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Art Licensing by artist Joan Beiriger: I'm happy to share art licensing info but please
give me credit and link to my blog when using it on your site. Thanks.

Monday, February 15, 2010

Art Licensing Tip: Turning Rejection into Success

A MUST read is Kate Harper's five part article "Dealing With Rejection: Tips for Card Designers" that uses examples for card designers but is directly applicable to the entire art licensing industry. Below are my comments on some of the tips Kate mentions in the articles. These apply to the entire art licensing industry.

1. Approach the right Manufacturer. It is usually a waste of time to submit designs to manufacturers that do not use your type of art style and/or images. Of course, there are always exceptions and manufacturers may decide to branch out.

2. Get feedback when rejected. This is very important so that you learn what type of art and images that the manufacturer wants. Knowing this information is HUGE because you can use it to create art that they DO want.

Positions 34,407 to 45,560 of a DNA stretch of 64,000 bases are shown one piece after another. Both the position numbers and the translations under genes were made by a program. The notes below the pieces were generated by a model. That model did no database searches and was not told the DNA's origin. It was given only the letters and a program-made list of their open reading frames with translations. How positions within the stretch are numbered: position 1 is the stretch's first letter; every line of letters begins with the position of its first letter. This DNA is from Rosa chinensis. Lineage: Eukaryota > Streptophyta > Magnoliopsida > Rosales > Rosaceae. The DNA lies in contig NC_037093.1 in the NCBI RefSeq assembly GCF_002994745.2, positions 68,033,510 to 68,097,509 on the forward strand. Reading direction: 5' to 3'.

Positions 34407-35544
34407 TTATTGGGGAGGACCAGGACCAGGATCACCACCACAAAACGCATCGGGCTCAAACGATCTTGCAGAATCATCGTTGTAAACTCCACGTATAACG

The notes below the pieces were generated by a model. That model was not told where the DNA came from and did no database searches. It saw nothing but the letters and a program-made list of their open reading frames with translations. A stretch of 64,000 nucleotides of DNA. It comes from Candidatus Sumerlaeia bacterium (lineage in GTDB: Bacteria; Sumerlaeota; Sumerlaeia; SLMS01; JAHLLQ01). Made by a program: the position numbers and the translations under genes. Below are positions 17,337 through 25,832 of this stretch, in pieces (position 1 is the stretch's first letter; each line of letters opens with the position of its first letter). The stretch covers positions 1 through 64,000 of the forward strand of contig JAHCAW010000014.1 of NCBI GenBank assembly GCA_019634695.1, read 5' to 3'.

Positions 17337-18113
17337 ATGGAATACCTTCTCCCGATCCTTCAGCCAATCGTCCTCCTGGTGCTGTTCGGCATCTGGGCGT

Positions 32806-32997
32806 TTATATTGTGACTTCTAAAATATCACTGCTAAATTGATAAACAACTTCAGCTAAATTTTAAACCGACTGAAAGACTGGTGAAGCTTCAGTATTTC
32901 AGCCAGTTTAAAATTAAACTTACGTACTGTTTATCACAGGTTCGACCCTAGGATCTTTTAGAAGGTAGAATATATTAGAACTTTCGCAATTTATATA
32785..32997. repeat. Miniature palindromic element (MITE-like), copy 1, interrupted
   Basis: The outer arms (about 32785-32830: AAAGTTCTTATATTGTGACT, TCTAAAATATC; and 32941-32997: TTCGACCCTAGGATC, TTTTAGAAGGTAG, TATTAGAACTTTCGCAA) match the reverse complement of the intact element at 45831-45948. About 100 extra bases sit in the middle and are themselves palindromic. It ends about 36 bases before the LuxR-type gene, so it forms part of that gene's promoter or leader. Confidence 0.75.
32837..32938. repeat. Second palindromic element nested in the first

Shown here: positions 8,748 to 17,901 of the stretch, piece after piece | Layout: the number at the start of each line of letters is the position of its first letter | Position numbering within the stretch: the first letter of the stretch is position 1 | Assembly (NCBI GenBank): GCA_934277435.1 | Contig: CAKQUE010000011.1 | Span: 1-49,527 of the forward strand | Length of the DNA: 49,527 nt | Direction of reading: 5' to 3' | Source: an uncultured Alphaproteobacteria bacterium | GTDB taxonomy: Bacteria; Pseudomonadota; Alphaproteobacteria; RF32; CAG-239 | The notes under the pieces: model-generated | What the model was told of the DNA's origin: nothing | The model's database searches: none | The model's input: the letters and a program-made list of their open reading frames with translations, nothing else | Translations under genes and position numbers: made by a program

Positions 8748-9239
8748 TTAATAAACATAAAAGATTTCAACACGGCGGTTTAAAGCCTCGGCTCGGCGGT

Get feedback from more than one manufacturer in the same industry. Just because one manufacturer is not interested in your work does not mean that another won't be. But if you get rejected by several, it is time to either adjust your art or move on to submitting your art to another industry.

3. Be willing to change your art. Licensing is a business. If you are unwilling to alter your art to manufacturers specifications than licensing may not be the right business for you. Manufacturers know their customers and what sells. Be prepared to change a color, crop or add to the design, and remove or add a motif.

If you have any comments about this article, please voice them in the below comment section.


  1. Joan, do you have any advice about what to include (and NOT include) in a query letter/letter of intent when submitting your work to a rep or manufacturer? I think I'm ready to go, but this part of the package has me fully stumped! Your blog is so helpful, thanks!

    Jennifer Addotta

  2. Hi Jennifer,
    What a great question for a future article! But so you don't have to wait until I do write an article, the following are some points to consider. If at all possible find out the name of the person in charge of licensing and address the query to her/him. Make the query short. Introduce yourself and say that you would like to license your art. Tell her/him why your art is just right for the companies products (shows you've done your homework) and mention any success you've had in licensing your art (if any). Make sure you mention that more examples of your art can be found on your website, give her the password if it is protected (or tell her to contact you for it), and include your contact information. Attach jpg(s) of art/tearsheet(s) and make sure your contact information is on EACH piece of art sent. Good luck!